Rallies held across Turkey for children and women in Syria jails
Events organised on occasion of International Women’s Day protest unjust imprisonment of women and children in Syria.
Rallies across Turkey have urged the international community to take immediate action for the release of women and children in Syrian prisons.
Friday’s events, organised on the occasion of International Women’s Day by several rights and humanitarian groups, protested human rights breaches and unjust imprisonment of women and children by the Syrian government.
During the demonstrations, held simultaneously in various countries around the world and Turkish cities, representatives of organising groups read out a joint statement titled: Together for the freedom of captive women and children in Syria.
According to the Conscience Movement, an umbrella group founded for the cause, more than 13,500 women have been jailed since the Syrian conflict began in 2011, and more than 7,000 women remain in detention where they are reportedly subjected to torture, rape and sexual violence.
Bulent Yildirim, head of the organiser group Humanitarian Relief Foundation (IHH), said at the press conference in Istanbul that Muslim countries should be “ashamed” of not doing enough for women and children held in Syrian prisons.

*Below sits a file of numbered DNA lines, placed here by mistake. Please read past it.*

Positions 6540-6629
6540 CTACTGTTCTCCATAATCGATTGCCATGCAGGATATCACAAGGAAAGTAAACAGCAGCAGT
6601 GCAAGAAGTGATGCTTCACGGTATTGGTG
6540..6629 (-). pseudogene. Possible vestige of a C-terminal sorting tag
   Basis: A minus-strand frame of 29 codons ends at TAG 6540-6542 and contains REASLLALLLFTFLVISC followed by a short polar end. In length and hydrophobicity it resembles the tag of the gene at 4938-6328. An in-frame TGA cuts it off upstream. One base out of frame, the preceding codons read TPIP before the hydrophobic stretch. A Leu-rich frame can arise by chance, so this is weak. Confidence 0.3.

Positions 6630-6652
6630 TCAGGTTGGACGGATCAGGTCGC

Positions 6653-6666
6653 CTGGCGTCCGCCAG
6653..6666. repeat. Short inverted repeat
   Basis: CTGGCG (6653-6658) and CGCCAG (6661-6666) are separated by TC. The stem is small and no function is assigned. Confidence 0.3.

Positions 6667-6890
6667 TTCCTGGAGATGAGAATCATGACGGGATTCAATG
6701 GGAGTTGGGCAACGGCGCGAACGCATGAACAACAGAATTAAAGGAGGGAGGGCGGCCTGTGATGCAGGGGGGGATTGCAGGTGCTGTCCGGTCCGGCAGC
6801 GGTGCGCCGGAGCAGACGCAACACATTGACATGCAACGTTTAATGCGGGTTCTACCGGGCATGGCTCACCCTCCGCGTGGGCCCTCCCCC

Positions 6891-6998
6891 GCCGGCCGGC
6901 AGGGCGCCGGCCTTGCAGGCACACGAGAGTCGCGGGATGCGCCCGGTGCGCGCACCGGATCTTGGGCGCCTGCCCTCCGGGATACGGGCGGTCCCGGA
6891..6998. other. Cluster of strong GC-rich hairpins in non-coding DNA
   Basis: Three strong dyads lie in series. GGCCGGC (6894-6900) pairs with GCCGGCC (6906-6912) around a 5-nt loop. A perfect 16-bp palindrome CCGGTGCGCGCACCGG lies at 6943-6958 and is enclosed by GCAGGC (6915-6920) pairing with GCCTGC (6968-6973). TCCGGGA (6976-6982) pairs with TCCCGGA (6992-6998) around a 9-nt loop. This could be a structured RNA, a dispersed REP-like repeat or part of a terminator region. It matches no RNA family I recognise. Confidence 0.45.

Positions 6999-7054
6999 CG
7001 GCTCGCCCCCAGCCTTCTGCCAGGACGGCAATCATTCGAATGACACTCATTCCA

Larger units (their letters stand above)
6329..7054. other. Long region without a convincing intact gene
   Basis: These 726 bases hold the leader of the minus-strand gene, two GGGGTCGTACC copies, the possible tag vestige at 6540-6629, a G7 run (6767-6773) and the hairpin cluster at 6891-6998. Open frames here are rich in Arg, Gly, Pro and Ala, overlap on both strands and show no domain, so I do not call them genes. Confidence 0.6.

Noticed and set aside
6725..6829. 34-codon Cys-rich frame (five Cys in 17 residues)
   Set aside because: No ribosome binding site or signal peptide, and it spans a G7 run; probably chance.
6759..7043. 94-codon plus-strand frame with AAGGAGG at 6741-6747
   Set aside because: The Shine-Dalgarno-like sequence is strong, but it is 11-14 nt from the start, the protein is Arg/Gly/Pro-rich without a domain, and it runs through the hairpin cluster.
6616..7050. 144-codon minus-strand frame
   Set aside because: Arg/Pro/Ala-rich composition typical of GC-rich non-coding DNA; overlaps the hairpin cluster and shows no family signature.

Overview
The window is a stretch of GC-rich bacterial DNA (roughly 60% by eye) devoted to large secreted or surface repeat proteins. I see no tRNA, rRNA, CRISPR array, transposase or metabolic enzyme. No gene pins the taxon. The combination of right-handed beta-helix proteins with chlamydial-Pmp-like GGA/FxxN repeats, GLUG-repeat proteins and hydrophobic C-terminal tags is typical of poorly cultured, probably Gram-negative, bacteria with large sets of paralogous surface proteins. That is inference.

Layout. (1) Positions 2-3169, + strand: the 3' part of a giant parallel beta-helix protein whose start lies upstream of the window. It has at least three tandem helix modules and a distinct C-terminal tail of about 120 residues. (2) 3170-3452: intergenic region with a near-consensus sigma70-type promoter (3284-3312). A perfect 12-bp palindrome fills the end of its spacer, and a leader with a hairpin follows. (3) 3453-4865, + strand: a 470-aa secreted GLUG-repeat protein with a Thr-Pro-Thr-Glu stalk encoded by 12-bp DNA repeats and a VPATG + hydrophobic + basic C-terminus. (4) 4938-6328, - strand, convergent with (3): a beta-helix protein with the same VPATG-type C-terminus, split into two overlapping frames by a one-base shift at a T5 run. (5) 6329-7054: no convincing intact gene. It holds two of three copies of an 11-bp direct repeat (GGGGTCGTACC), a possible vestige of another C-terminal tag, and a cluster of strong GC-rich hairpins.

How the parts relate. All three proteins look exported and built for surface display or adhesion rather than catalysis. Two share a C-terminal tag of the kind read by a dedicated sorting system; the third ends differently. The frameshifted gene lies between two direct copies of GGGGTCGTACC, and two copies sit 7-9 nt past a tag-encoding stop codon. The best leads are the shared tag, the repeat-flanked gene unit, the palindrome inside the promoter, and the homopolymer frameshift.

“We must not persecute anyone no matter what their language, religion or race is,” Yildirim said, adding that women and children in Syrian prisons live in terrible conditions.
Seymaros Baris, a member of Conscience Movement, said in eastern Bitlis province: “We will continue our struggle until the last woman and child in the Syrian dungeons are free.”
IHH’s Hatay province representative Ismail Dokmeci said from the province: “We are calling on the Syrian regime and its partners. Stop using rape as a weapon of war. Stop the brutal torture against women. Release our Syrian sisters.”
Group founded for the cause
The Conscience Movement was founded last year after an all-woman international convoy was organised to raise awareness about the abuses suffered by female prisoners of the Syrian regime.
Last year, a 55-bus convoy made a three-day journey from Istanbul to Turkey’s southern Hatay province near the Syrian border, where thousands of women staged a rally marking the International Women’s Day.
The Syrian civil war started as a largely peaceful uprising against the Syrian government in March 2011 but quickly developed into a full-scale conflict after the Syrian leader refused to concede power.
The former United Nations special envoy to Syria, Staffan de Mistura, estimated at least 400,000 people had died over the first five years of conflict. Hundreds of thousands of others have been displaced by the violence.
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